TDS on Property selling: 2023!

IA Section 194

If the property is worth more than Rs 50 lakh, a buyer is required to deduct and submit 1% of the transaction cost as TDS under Section 194-IA of the Income-Tax Act. Section 194-IA, on the other hand, does not define which amount should be used to compute TDS on property sales if the stamp duty value and the actual selling value of the property differ.

It is worth noting that one cannot register a property below the government-determined circular rates, which are used to compute stamp duty on the transaction. The property’s market value might be more or lower than its stamp duty value. According to the notification on February 1, 2022, in such a circumstance, the buyer would have to calculate TDS on property sale based on the higher valuation.

“Section 194-IA of the Act allows for the deduction of tax on payments made in connection with the transfer of specified immovable property other than agricultural land.” Subsection (1) of the said section allows any person responsible for paying to a resident any sum as consideration for the transfer of any immovable property (other than agricultural land) at the time of credit or payment of such sum to the resident to deduct tax at the rate of 1% of such sum as income-tax thereon. According to the Memorandum to the Budget 2022, “subsection (2) states that no tax deduction shall be provided when the consideration for the transfer of an immovable property is less than Rs 50 lakh.”

“According to the terms of the abovementioned section, TDS is to be deducted on the sum paid by the transferee to the transferor.” This section does not consider the stamp duty value of the immovable property, but Sections 43CA and 50C of the Act require that the stamp duty value be used when calculating income under the headings ‘earnings and gains from business or profession’ and ‘capital gains’, correspondingly. As a result, there is discrepancy in the terms of Section 194-IA, as well as Sections 43CA and 50C of the Act,” it continues.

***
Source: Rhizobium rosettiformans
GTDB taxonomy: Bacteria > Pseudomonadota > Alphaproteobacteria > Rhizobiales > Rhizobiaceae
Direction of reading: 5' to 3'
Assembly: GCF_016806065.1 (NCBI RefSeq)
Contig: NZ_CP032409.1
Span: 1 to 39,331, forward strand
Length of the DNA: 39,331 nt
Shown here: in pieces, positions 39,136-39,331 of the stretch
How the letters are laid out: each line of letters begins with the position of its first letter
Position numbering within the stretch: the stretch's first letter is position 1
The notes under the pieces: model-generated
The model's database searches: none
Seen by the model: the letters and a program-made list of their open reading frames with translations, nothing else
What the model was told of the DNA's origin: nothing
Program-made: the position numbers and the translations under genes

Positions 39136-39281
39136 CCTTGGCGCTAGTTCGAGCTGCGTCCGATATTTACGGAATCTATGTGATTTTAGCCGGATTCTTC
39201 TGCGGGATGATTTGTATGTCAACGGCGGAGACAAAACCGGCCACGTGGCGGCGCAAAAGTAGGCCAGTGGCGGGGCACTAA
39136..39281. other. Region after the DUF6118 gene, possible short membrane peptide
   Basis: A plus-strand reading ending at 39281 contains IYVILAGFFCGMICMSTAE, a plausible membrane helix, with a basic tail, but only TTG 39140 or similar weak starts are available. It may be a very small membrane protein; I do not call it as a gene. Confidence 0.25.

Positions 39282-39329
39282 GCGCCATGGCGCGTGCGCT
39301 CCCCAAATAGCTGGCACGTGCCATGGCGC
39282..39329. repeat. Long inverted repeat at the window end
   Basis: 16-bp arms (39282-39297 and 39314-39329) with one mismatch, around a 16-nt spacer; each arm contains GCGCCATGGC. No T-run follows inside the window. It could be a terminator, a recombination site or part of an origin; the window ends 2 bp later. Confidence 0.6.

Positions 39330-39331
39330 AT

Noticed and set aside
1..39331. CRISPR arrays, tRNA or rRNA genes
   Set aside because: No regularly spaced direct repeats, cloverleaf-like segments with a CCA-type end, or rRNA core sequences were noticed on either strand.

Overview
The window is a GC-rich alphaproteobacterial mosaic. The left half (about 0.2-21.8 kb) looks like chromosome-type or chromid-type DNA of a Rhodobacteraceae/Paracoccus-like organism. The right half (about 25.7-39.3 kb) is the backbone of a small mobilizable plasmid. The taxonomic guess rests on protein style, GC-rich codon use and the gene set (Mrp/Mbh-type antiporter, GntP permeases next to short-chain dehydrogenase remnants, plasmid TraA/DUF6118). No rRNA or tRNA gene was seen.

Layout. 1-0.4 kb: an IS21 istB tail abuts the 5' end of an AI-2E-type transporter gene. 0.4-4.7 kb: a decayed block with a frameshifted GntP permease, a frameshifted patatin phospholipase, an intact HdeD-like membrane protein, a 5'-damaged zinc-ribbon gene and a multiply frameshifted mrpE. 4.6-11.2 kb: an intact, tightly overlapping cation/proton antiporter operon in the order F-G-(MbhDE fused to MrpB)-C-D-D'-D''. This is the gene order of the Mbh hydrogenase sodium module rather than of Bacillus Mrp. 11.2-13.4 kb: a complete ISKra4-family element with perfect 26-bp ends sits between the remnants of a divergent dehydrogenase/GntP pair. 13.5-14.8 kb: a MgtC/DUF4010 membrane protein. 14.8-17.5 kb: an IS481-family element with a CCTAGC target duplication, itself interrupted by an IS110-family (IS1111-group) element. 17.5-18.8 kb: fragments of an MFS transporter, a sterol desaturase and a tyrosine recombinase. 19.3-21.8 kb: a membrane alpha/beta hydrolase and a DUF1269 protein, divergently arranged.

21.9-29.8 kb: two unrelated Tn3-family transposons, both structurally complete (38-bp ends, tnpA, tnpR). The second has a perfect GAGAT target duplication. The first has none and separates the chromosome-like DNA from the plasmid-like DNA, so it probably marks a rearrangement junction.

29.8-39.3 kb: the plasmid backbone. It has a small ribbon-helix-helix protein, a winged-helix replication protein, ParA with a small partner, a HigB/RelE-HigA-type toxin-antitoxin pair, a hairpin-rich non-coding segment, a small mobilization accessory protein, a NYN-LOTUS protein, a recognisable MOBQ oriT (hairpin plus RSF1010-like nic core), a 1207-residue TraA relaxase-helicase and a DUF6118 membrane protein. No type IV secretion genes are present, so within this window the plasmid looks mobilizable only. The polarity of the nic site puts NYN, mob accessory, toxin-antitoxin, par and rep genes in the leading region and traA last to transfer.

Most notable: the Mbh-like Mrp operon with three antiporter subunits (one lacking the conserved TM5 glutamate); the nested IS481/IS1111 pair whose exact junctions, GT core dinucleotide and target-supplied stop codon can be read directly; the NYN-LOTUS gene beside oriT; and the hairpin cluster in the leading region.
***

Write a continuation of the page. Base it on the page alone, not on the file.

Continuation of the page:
“To eliminate inconsistency, it is proposed to amend Section 194-IA of the Act to provide that in the case of transfer of an immovable property (other than agricultural land), TDS is to be deducted at the rate of 1% of such sum paid or credited to the resident or the stamp duty value of such property, whichever is greater,” it continues.

Section 194-IA requires no tax to be deducted if the consideration paid for the transfer of immovable property and the stamp duty value of such property are both less than Rs 50 lakh.

What is TDS and who is responsible for deducting it?

To combat the widespread use of unaccounted money in immovable property transactions, the government of India enacted legislation requiring the purchaser of a property to deduct tax at source when paying the seller for his property. TDS, or tax deducted at source, was implemented with the goal of collecting tax at the source of the revenue.

The legislation requires that a person (deductor) who is required to make a specific payment to another person (deductee) deduct tax at source and repay it to the central government.  In practise, this implies that the house buyer is responsible for deducting TDS in property transfers. The seller, whose income has had tax deducted at source, is entitled to a credit for the amount deducted on the basis of Form 26AS or a TDS certificate provided by the buyer.

If the parties to the transaction fail to fulfil this responsibility, they will be required to pay a penalty. In fact, if the buyer fails to deduct the required TDS and report it to the officials, he may face criminal charges.

When should TDS be deducted and how should it be paid?

The TDS must be deducted by the purchaser of the property either at the time of performing the conveyance deed or at the time of payment of advance if any advance is received prior to the execution of the conveyance deed. The buyer must deposit the TDS amount to the central government’s credit within 30 days after the end of the month in which the tax is deducted. You must fill out Form-cum-challan No 26QB to pay the TDS and provide additional information. If there are several buyers and/or sellers for a property, you must complete a separate Form 26QB for each pair of buyers and sellers. Each Form 26QB must include information on all purchasers and sellers.

TDS: Important considerations for the buyer

  • Depending on the date of payment, deduct 1% or 0.75% TDS from the selling value.
  • Get the seller’s PAN and cross-check it with the original PAN card.
  • To pay TDS, you will also need your PAN.
  • There is no online option for repair of inaccuracies, so do not make any mistakes while mentioning the PAN or other data in the online form.
  • You must contact the Income Tax Department in order to rectify the situation.

The most important things to understand about TDS

  • For property worth more than Rs 50 lakhs, buyers must deduct and pay TDS to the government.
  • The purchasers are responsible for deducting and submitting TDS, not the sellers.
  • In the event of any misappropriation, the buyer will be held accountable to the authorities. To credit the TDS, buyers must complete Form 26QB.
  • If the transaction involves numerous buyers or sellers, separate forms must be completed for each participant.

Disclaimer: The views expressed above are for informational purposes only based on industry reports and related news stories. PropertyPistol does not guarantee the accuracy, completeness, or reliability of the information and shall not be held responsible for any action taken based on the published information.

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